To be clear, I'm not passing judgment on anyone that chooses to make their funeral a big, even if ridiculous event, but those events are private. A television show that effectively trivializes death for the purpose of a party is not the direction that we need to be moving in as a society.
Listen, I get it. Absurd reality shows have become the backbone of television programming, in the way that game shows once littered the landscape. And as I said before, even in the face of seemingly obvious dysfunction, not all of these shows (such as “All My Babies’ Mamas”) are without merit.
But for “Best Funeral,” the problem is that there is absolutely no payoff. The show seems to highlight the fact that people think these forms of "mourning" are weird. The idea of inserting a reality show into the business of death is more ghoulish than I care to ever see again.
Some might say this is another program in a long line that makes black people look bad. Between the Real Housewives series, the Love & Hip Hop shows, the aforementioned “All My Babies Mamas” and so on, there is no shortage of programming that seems to capitalize on highlighting how some people of color tend to operate. But this show is worse than that. This show makes America look bad.
The employees of the home are all black and everyone they go to for commercial help is white. The show isn't some commentary on race relations, but you can't help but notice the obvious juxtaposition of seemingly confused white folks to the funeral home hijinx of the negroes celebrating death.
At one point, we are informed by John Beckwith, Jr., owner/CEO, that his company has a little secret: professional mourners. In his class – yes, they have a class to instruct their employees how to feign grief — Beckwith says, “not all families know how to show their emotions. Some families need someone else to start crying, before they can start crying.”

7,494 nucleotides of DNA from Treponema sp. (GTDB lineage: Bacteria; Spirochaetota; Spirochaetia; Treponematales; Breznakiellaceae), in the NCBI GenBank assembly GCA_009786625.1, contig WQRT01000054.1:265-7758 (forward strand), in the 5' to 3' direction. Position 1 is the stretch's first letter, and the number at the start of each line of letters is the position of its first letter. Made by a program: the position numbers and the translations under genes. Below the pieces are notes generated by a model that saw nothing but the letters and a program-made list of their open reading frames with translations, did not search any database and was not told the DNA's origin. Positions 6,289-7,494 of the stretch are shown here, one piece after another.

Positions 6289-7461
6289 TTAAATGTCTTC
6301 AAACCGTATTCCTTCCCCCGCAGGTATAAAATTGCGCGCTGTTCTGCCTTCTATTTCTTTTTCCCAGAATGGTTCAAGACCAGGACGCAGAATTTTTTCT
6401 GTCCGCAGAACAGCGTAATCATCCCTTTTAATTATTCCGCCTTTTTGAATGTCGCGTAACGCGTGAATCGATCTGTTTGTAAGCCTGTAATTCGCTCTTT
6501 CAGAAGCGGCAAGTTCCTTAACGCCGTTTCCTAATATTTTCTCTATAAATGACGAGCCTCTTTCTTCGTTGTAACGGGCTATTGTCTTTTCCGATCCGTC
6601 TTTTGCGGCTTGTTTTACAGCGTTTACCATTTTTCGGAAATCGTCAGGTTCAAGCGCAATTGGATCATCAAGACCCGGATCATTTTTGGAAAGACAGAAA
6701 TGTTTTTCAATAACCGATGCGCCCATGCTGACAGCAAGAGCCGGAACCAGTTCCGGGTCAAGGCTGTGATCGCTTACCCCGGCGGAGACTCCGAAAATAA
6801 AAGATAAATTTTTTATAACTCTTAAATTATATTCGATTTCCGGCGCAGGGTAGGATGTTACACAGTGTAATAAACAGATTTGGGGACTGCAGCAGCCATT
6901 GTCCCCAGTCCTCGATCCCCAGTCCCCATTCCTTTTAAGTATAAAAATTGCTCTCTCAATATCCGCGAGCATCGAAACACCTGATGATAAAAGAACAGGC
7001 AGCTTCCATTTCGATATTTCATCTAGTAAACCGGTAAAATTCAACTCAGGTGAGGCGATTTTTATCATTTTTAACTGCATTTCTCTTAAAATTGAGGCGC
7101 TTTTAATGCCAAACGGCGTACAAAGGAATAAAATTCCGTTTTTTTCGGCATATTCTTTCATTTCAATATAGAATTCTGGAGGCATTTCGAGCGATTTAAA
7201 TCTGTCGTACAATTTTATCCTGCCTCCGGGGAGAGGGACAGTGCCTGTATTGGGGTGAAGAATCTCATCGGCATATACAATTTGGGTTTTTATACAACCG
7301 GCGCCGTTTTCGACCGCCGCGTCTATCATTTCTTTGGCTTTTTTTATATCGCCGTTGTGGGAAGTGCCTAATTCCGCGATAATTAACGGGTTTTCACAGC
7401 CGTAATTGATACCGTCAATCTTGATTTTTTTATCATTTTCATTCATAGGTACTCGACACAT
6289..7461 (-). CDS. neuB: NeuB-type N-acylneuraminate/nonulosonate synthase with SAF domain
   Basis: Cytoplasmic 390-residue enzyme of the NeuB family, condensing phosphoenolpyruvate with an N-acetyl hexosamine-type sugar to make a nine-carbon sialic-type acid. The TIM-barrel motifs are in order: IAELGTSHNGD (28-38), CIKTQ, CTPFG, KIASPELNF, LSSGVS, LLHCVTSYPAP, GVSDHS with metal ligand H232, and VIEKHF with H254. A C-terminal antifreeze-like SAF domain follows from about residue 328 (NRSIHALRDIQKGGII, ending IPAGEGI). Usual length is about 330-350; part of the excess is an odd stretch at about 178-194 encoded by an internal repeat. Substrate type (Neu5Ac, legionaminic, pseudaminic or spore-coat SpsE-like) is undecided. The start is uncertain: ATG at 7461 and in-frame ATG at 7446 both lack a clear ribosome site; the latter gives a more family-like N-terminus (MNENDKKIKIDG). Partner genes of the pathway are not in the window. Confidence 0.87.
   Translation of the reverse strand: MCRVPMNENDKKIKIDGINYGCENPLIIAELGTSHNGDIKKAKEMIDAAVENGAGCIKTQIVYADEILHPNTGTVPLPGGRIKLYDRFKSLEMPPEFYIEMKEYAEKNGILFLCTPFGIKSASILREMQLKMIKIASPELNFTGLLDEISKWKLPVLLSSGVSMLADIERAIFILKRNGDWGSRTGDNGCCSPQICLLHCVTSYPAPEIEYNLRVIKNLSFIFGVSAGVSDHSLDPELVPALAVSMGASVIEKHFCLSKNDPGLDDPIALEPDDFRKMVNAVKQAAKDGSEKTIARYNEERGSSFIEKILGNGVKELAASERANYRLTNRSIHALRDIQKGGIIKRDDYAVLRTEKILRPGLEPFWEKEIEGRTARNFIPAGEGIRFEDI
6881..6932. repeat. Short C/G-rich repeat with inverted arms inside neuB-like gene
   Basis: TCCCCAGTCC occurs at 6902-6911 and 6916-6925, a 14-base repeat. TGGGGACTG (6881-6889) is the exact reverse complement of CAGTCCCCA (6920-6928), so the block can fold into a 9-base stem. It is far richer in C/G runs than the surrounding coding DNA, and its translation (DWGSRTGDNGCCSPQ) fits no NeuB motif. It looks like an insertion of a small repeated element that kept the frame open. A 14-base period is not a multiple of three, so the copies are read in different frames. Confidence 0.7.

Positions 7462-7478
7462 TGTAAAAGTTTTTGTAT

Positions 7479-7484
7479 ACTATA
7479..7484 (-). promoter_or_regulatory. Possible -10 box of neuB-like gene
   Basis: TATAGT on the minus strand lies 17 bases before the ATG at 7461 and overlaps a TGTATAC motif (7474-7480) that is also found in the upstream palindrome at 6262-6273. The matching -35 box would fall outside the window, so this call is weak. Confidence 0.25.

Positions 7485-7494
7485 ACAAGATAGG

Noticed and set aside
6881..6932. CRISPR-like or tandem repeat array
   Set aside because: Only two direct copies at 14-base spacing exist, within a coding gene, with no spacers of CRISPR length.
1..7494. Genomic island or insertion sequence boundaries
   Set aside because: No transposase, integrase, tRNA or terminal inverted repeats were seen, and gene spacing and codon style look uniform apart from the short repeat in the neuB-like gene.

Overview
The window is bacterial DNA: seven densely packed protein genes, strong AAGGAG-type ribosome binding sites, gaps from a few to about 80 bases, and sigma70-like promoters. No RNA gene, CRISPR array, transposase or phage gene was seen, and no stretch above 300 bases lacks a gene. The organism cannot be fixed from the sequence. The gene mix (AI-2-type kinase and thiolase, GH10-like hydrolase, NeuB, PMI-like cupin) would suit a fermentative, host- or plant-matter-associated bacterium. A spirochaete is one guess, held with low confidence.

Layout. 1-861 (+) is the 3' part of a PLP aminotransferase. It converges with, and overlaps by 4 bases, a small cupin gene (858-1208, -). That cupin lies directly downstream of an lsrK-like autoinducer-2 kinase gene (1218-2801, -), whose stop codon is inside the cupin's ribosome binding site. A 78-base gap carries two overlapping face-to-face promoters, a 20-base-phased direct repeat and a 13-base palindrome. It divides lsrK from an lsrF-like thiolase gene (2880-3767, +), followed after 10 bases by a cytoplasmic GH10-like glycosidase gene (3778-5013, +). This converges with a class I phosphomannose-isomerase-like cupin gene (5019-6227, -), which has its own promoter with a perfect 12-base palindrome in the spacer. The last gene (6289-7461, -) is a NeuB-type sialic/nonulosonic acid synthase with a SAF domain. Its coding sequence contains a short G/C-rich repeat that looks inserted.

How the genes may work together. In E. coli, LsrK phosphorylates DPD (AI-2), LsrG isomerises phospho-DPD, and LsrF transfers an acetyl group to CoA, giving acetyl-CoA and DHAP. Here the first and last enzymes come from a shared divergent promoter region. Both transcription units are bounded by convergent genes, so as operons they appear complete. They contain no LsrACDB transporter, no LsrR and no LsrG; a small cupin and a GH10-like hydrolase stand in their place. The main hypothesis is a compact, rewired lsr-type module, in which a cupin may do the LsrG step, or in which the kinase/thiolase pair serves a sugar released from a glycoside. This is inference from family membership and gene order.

He then stresses the importance of proper alligator tears. “A mourner can make or break a funeral,” Beckwith instructs. “This family has one time to celebrate their loved one’s funeral. We must get it right.”
Seriously, TLC? In a time when we're forced to witness funeral after funeral due to the ills of an allegedly civilized society that finds people senselessly taking lives, you're airing a show where people are faking misery for money in real life?
In one show scenario, the original singer of the Chili's Baby Back Ribs song is being celebrated. The funeral features a BBQ-sauce fountain, a casket that looks like a smoking pit and a Flinstones-sized prop of a side of ribs. There is a ceremonial dipping of a rib into the barbecue sauce as some sort of commemoration.
Another is a Christmas-themed event, complete with double-digit farm animals as part of some sort of Nativity scene. Lastly, there's one service in which Golden Gate holds a funeral at the Texas State Fair. They bring the urn to the fair and let the family ride the rides with it. The cause is noble enough: the deceased lived with a physical condition that prevented him from ever enjoying such a pleasure while he was alive.
I understand that moments of levity can be helpful, even cathartic. I remember when an aunt of mine passed in 2004. She always had a knack for finding the fun part of life. And during her service, when a man nobody recognized found his way to the pulpit during the remembrance portion and loudly longed for a person of a different name, the comedy of the gentlemen's obvious confusion broke up the tension in the room.
It was exactly the kind of unplanned, irreverent moment befitting of who she was. "Of course that happened," we all said to each other afterward. And not in a bad way. Nobody likes funerals, but they are a part of life. I have no issue with Golden Gate Funeral Home doing what they do to make money, but TLC's exploitation of how families mourn their dead is shameful in an era in which we can barely focus on keeping each other alive.
Clinton Yates is a columnist for The Root DC.
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